Tag Archives: vinyl vapor barrier

How to Reduce Condensation in Post Frame Buildings

How to Reduce Condensation in Post Frame Buildings

Condensation occurs when excessive atmospheric water vapor comes into contact with a cold surface. Post frame building condensation will be particularly common in winter time, in regions where temperatures reach dramatic lows, and also in spring and early summer when ground temperatures are still cool but humidity increases. Post frame building condensation can be a serious problem, as excess moisture can create an uncomfortable environment and even contribute to mold and mildew growth.

Heat Building

For condensation to build up, temperature of building floors, wall and other solid surfaces must be lower than dew point (temperature where water condenses). So if you want to keep condensation away, maintain a warm post frame building. Avoid using propane heaters, because combustion process creates water vapor. Electric heaters can effectively keep temperature and condensation under control.

Use Vapor Barriers

Vapor barriers can help to keep condensation under control if installed in right places. Ceiling level vapor barriers are a bad idea, because they keep water vapor trapped inside the building, rather than allowing it to exhaust through a continuous ridge vent. Wall vapor barriers, can prevent condensation from penetrating your building’s drywall and insulation. Look for an insulation product with a built-in vapor barrier (e.g. fiberglass batts with a kraft paper facing), or consider installing plastic vapor barrier sheets directly over your existing unfaced insulation.

Keep Water Out

If vehicles or equipment become covered in rain or snow, and you then park them in your post frame building, this added moisture can contribute to condensation. If you must park something wet inside, try drying it as best possible before moving it inside. Also, if you have water seeping into your post frame building from rain or snow melt, try installing a drain outside to keep water issues in check. Put simply, do not let water in.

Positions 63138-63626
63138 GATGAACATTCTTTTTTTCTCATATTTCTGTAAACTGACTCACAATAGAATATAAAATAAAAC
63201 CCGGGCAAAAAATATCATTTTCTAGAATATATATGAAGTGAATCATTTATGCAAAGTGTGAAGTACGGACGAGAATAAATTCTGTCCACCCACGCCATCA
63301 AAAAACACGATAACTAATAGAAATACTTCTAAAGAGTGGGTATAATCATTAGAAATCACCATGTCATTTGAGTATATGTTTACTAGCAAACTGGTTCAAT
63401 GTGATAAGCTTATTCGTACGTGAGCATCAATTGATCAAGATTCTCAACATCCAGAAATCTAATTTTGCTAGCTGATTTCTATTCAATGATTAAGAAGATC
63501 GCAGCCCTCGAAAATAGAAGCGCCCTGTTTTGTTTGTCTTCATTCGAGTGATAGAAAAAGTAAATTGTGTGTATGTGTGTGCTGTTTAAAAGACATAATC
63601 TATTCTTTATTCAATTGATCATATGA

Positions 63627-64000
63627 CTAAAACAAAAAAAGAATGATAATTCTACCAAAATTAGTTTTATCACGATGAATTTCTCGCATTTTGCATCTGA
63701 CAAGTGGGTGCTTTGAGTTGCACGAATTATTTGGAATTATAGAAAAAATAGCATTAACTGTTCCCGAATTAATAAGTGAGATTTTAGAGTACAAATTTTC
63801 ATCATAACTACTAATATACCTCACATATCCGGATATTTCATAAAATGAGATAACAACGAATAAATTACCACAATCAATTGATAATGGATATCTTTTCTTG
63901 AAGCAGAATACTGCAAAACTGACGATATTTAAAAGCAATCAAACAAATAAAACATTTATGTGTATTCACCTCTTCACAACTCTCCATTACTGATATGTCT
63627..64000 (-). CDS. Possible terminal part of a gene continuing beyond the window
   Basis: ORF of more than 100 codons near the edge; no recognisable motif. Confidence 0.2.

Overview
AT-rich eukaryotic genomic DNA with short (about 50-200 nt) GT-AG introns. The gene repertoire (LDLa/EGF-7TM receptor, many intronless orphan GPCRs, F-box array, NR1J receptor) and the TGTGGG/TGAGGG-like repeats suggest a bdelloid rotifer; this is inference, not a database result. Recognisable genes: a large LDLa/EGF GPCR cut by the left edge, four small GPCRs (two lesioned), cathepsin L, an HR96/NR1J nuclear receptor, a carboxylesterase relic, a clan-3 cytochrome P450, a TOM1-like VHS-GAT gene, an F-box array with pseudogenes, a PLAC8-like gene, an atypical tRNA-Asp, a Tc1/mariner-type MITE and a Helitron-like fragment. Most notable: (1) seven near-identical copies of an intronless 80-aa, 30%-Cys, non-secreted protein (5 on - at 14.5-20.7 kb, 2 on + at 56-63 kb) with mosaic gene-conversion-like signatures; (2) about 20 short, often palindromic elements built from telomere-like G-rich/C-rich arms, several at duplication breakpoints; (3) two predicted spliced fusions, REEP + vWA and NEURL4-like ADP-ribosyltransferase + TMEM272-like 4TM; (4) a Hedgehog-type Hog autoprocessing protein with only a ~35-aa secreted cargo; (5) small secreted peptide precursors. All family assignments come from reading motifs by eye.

Seal Floor

A garage floor coating, or epoxy, can help to dramatically reduce condensation by limiting water vapor passing through your building’s concrete slab.

Other Solutions

Remove anything from your post frame building containing or requiring water. This can include houseplants, drying laundry, and even bags of trash containing moisture. Installing continuous ridge vents (in combination with vented eave soffits) can also reduce condensation by drawing out warm moist air containing water vapor. In some cases, a dehumidifier can help to remove light to moderate condensation, because dehumidifiers are designed to attract stray water vapor onto specialized coils, trapping it and draining resulting liquid into a reservoir.


And Now…Insulation Crime!

If you didn’t read yesterday’s blog – is good to catch up as a lead-in for today – well worth the time.  In it I discussed a problem a reader had asked for tech support about an insulation issue.

So today – yet another reader has written….

“I am in the process of finishing a pole building. The building will be used as my workshop and it will be heated, I live in Washington State. The contractor that put up the exterior placed R-23 Kraft Faced fiberglass insulation between the 2 X 6 rafters with the facing against the metal corrugated roof. This means that the vapor barrier is facing the roof, not the inside of my building. I plan to install sheetrock on the ceiling. It is not uncommon for the temperature to dip below zero here, and in the summer reach 100 for a month or more. My question is can I place a 4 mil poly vapor barrier on the interior side of the roof thereby wrapping the fiberglass insulation in two vapor barriers?”

What this building owner has is a pole building with 2×6 roof purlins on edge. Condensation on the inside of steel roofing applied directly on top of purlins can be an issue. This particular builder errantly installed batt insulation with the vapor barrier towards the steel, in efforts to reduce or eliminate the condensation problem.

If the builder would have properly installed the insulation between the purlins, with the Kraft facing towards the climate controlled area, making sure all seams were sealed, it would have been both effective as insulation and the vapor barrier would have kept the warm moist air inside the building, from condensing on the underside of the roof steel.

Why do I call this scenario “insulation crime”?  Because the builder took his client’s hard earned money and in return, gave him nothing but a problem to be solved.